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Hawaii Hopes To Effectively Ban Cigarettes – By Raising The Smoking Age To 100



Politicians in Hawaii are hoping to effectively ban the sale of cigarettes by raising the state's minimum age to 100. That's right – if the bill is passed (still an if, at this stage), you will need to be in the three-digit age bracket to legally purchase a pack of smokes.

"The legislature finds that the cigarette is considered the deadliest artifact in human history," the bill (HB 1509) begins.


"The cigarette is an unreasonably dangerous and defective product, killing half of its long-term users. Further, although the cigarette is addictive by design due to the presence of nicotine, the tobacco industry has further manipulated the design of cigarettes in order to increase cigarette addiction and habituation."

The new bill would enforce the ban incrementally over a five-year period, raising the minimum age to 30 in 2020, 40 in 2021, 50 in 2022, 60 in 2023, and, ultimately, 100 in 2024. This does technically mean that centenarians retain their right to puff away, but they might be hard pressed to find any actual cigarettes if the bill does come into force.

The man behind the bill is Rep. Richard Creagan, a Democrat in the state House of Representatives for Hawaii's Fifth Representative District (South Kona/Ka‘u). Creagan, a former emergency room doctor, hopes the Aloha State will be the first to effectively ban cigarettes by taking them off store shelves as, presumably, centenarian clients won't create much of a demand.

"Basically, we essentially have a group who are heavily addicted – in my view, enslaved by a ridiculously bad industry – which has enslaved them by designing a cigarette that is highly addictive, knowing that it is highly lethal. And, it is," Creagan told the Hawaii Tribune-Herald.


"We don’t allow people free access to opioids, for instance, or any prescription drugs," he continued. "This is more lethal, more dangerous than any prescription drug, and it is more addicting. In my view, you are taking people who are enslaved from a horrific addiction, and freeing people from horrific enslavement."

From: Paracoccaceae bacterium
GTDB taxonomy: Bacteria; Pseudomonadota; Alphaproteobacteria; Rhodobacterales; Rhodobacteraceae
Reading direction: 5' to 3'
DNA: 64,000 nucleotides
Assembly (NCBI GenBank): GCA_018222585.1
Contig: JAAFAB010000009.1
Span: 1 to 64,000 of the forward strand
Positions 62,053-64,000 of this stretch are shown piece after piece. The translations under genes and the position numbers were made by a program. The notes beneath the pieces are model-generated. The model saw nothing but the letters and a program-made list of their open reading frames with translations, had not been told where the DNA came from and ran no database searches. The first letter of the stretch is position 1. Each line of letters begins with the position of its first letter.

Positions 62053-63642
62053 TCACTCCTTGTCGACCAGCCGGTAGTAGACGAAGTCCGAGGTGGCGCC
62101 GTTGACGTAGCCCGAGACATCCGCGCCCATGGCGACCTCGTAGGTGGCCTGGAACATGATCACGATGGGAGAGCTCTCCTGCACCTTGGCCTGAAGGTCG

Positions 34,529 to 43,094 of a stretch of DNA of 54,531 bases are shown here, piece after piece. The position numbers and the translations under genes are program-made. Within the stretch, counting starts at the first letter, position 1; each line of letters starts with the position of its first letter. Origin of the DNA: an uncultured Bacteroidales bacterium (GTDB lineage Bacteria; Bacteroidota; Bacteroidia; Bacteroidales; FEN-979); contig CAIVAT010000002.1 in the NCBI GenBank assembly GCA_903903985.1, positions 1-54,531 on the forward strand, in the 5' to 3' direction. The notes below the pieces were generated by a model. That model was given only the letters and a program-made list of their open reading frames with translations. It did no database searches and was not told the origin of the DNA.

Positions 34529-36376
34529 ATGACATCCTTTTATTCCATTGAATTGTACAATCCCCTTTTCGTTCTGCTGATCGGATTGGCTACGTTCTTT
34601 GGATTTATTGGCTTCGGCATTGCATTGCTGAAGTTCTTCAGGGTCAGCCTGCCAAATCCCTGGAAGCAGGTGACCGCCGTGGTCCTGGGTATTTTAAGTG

The ban does not prevent tourists from bringing cigarettes into the state from elsewhere, nor does it extend to other tobacco products (e-cigarettes, chewing tobacco, and cigars). The thought being that non-combustible tobacco products (e-cigs and chewing tobacco) are less harmful than cigarettes, while certain combustible products (cigars) are not inhaled and so less dangerous. (The American Cancer Society might have something to say about this.)

So, why raise the minimum age to 100? Why not outright ban cigarettes altogether? 

The relationship between federal and state law makes the implementation of an all-out ban tricky to negotiate, but states like Hawaii do retain the right to increase the legal age limit beyond a minimum of 18 years. The Hawaii legislature has already raised the smoking age to 21, becoming the first state to do so in 2016.


This followed a report published by the Institute of Medicine in 2015 that found "there would be approximately 223,000 fewer premature deaths, 50,000 fewer deaths from lung cancer, and 4.2 million fewer years of life lost for those born between 2000 and 2019" if the smoking age was raised to 21 years nationwide.

Currently, the Centers for Disease Control and Prevention (CDC) estimate a death toll of close to half a million Americans every year from smoking or inhalation of second-hand smoke, calling it the top cause of preventable disease and death in the country.

To become law, however, this bill will need to pass through the state legislature and, in all likelihood, face pressure from America's tobacco industry. It is set to be heard later this week by members of the House Health Committee.


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